South African firefighters have managed to contain a four-day massive wildfire near Cape Town, the country’s legislative capital, on Saturday as evacuated residents were allowed to return home.
The wildfire started on Tuesday on the mountain slopes of Simon’s Town, around 40 km south of Cape Town and part of the City of Cape Town Metropolitan Municipality. It has since swept across thousands of hectares in the area, resulting in scores of residents being evacuated from their homes.
“The Joint Operations Center has confirmed that all persons who were asked to evacuate during this week’s fires have been cleared to return home,” said a statement issued on the Cape Town city government’s social media account. The statement quoted the city’s Disaster Risk Management spokesperson, Sonica Lategan, as saying that “the firefighting efforts have been scaled back.” However, firefighters remain on the scene and are on the lookout for any potential flare-ups, while a number of fire-related road closures are still in place. “We will stay on site until the last ember is extinguished,” said the statement.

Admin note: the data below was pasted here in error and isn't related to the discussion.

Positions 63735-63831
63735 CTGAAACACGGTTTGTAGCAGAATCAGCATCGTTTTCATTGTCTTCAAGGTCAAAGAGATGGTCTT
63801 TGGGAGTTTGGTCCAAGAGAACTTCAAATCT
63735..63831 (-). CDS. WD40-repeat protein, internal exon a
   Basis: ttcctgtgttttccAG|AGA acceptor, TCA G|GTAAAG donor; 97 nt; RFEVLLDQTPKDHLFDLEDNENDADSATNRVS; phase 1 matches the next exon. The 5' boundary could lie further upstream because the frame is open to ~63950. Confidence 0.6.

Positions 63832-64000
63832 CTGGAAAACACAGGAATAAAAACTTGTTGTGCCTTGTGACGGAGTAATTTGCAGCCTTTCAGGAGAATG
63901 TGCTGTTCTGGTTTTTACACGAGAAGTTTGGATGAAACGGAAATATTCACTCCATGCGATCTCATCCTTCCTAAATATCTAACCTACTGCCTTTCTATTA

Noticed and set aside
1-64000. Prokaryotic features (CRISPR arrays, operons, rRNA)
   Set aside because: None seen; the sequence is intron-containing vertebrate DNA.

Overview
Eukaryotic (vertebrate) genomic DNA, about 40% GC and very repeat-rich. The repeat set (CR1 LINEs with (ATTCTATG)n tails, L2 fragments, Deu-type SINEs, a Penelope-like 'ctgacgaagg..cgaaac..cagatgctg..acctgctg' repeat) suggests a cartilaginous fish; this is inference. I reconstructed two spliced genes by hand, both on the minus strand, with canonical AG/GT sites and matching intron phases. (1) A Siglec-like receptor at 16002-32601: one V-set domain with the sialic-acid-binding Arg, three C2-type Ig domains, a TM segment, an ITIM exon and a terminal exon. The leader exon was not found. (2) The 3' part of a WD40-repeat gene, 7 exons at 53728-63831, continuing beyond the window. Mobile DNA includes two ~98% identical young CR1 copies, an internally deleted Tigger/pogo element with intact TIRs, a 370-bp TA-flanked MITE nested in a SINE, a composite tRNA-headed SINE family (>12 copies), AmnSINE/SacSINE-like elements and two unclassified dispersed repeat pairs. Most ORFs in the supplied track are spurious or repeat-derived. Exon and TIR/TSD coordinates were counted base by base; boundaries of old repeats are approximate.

Meanwhile, the Cape of Good Hope, one of the country’s most visited tourist attractions, was also able to reopen on Saturday after South African National Parks (SANParks) decided to close it on Friday due to the danger the fire posed to visitors. “We are pleased to announce that the Cape of Good Hope/Cape Point section of Table Mountain National Park, previously closed due to safety concerns amid the fires in the Simon’s Town area, will reopen at 9 a.m. today,” said SANParks early Saturday on social media.
Although five firefighters were injured and two of them were transported to hospital on Wednesday, no loss of life or property was recorded. The fire once put the Naval Base Simon’s Town — South Africa’s largest naval base — under threat, damaging one derelict building on its grounds on Tuesday night.
Wildfires often break out on the mountain slopes around Cape Town in the hot, dry months from November to April. They become dangerous and unpredictable when they are fanned by strong coastal winds.